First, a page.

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Thailand Book Fair 2009


Thailand Book Fair 2009

Interior of Thailand Book Fair 2009 at Queen Sikirit Convention Hall

 During the 5 days when my friend and I are in Bangkok for the Wat Pho TTM lessons, we spent 2 of our evenings (20th Oct 09 and 22nd Oct 09) at the Thailand Book Fair 2009. We discovered this not-to-be-missed book feast and its details though the Paknam Web Thailand Forum, a very comprehensive and no-sleaze one-stop website with many things I will ever want to find out about Thailand. You can find out more about other book fairs at other times of the year in Thailand or things Thai at:

http://www.thailandqa.com/forum/showthread.php?t=31830  🙂

Although we aimed to sieve out only English books from the rest, 2 evenings were still not enough to enable us to completely visit every booth.

stairs to Thailand Book Fair 2009

Stairs leading to one of the entrances to the book fair.

Booth with wholly Thai books

Booth with wholly Thai literature. Somtimes, the titles of some of these very interesting-looking books can be very misleading. Although these titles are in both Thai and English translations, when I leaf through them, to my immense disappointment, the text is only in Thai. Now, I am enlightened to that English books in Thailand will have ONLY English words on the coverpages, totally devoid of any Thai words =)

Booth with educational toys/games

Booth with educational toys/games. From the very limited time I have browsing through the mechandise, it appears to me that those toys, games and books with only English text on them are usually more costly than the ones in Thai only. Some of the items which I know the cost of in Singapore, are approximately the same as in Singapore, AFTER their discount at this bookfair.

Enticements for maternal magazine subscription?

Lots of goodies that seem to me to be freebies for magazines on mother and baby. Can anyone enlighten? =)

 Here’s some details about the book fair:

1) Location: Queen Sirikit National Convention Centre, just take an escalator up from Queen Sirikit MRT station at Exit 3, and hey! here we are =)

2) Dates and Time: 15th October to 25th October 2009, 10am to 9pm. I’m not sure if it is an annual event. Interested individuals can make query at Paknam Web (link will be provided below)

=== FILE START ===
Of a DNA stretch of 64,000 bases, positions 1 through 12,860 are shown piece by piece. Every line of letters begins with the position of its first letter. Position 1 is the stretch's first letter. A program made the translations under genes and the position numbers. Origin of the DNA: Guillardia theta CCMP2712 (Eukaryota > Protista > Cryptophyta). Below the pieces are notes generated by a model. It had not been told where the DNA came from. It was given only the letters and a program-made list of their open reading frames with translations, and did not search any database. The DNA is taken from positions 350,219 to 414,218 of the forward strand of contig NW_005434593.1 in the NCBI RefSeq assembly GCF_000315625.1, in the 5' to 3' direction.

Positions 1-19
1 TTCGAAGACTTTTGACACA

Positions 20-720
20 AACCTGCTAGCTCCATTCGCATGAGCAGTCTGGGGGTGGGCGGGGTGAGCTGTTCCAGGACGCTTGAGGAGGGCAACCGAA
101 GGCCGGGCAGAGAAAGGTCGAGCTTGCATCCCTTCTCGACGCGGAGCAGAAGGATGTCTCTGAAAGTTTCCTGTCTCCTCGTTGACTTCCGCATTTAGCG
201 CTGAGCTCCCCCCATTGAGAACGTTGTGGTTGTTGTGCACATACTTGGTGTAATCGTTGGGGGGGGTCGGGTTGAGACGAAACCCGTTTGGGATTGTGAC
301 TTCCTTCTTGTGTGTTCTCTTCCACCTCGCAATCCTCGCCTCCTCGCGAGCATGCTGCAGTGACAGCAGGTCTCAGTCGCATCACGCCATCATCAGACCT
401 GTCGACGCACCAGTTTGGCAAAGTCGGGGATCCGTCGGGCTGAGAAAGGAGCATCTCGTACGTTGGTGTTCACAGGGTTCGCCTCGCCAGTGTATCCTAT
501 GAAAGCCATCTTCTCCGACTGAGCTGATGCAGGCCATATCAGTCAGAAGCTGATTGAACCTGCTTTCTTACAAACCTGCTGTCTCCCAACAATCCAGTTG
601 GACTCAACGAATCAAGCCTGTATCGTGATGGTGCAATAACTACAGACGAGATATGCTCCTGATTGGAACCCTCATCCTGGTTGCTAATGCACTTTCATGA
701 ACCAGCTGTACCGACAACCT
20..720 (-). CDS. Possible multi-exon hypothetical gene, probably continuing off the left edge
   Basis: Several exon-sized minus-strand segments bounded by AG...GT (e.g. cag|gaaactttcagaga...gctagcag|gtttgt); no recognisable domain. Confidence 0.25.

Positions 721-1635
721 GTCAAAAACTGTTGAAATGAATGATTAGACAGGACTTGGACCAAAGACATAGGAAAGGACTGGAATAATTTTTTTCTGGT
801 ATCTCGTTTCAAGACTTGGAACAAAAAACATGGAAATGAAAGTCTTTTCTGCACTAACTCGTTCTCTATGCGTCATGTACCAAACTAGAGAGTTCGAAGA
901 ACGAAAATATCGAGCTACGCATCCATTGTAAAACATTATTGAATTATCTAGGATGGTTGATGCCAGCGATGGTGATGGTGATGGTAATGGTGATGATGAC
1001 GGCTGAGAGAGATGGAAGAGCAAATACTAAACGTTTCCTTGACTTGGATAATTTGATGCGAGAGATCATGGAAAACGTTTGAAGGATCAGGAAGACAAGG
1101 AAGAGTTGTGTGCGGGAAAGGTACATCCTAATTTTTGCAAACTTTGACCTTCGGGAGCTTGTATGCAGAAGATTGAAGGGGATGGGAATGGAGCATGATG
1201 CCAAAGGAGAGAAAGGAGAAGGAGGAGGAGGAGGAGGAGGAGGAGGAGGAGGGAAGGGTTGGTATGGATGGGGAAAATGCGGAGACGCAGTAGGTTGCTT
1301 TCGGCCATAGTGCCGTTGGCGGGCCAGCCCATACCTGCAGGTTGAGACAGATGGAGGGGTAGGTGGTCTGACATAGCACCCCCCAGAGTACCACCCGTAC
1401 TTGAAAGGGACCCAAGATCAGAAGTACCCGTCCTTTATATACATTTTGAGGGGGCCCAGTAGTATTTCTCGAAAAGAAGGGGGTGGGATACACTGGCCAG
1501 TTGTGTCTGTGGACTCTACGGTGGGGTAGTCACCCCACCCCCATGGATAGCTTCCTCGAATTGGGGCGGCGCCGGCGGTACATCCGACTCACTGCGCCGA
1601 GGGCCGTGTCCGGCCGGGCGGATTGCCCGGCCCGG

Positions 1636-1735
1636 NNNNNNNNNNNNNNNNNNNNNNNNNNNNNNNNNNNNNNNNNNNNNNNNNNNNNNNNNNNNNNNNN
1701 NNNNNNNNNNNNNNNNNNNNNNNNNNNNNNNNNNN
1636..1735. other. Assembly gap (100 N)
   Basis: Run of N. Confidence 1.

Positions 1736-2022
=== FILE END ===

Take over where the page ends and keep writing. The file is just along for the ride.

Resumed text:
3) Types of Mechandise: books and magazines in Thai (mostly, obviously), English and Chinese, secondhand, yellowing books and posters(very interesting buy if only I can read Thai), postcards on old Thailand (got myself lots of them), educational games and toys, computer software, maps of Thailand with CD-ROMs(although they are dated about 5 years ago, the saleperson apparently advertised very convincingly as many Thais bought them), stamps, and CDs, VCDs and DVDs (yes, Khons too!) 

Here are some of the more special (to me) items I got there 🙂

Postcards of Old Thailand

Postcards of Old Thailand I got at the book fair. They cost THB 7 each.

More postcards

A clearer look at some of the postcards. Some of the postcards also featured how Hua Lamphong Railway Station looked at in the old days. Quite eye-opening for me =)

An advertising leaflet

An advertisement leaflet from where I got the postcards.

4 VCDs on The Khon Performance

A set of 4 VCDs titled The Khon Performance which cost THB 590 after discount. Although I cannot understand this set and can only enjoy its sounds and dancings, I have been very captivated by Thai traditional performing arts for quite sometime now. However, from the only English phrases on the box relating to the contents of the VCDs, there are ones that mention "Dancing for blessing to the king", "Khon Ramawatan","The Abduction of Sita", "Hanuman lured the heart box" and "Sita stepped on fire". These phrases allowed me to presume that it is a khon on Ramayana.

CD and free VCD

I also got a very pleasant piece of CD on Thai traditional music, priced THB 150 aftr discount. In addition, I wa given a free VCD, which I am still trying to find time to sit through all the speeches in Thai at the beginning of the VCD , to find out what this VCD is about 🙂

Here’s the less interesting part 🙂 of how we got to this bookfair. Hopefully, this information can also assist others during the next bookfair who were located where we had been. After our Wat Pho TTM class, we walked to Tha Chang Pier (a whooping 25mins’ walk, although there were lots of attractive roadside stalls to enhance my walking experience), and paid our respects at Wat Rakang, which is a THB3 boat ride away from the pier =)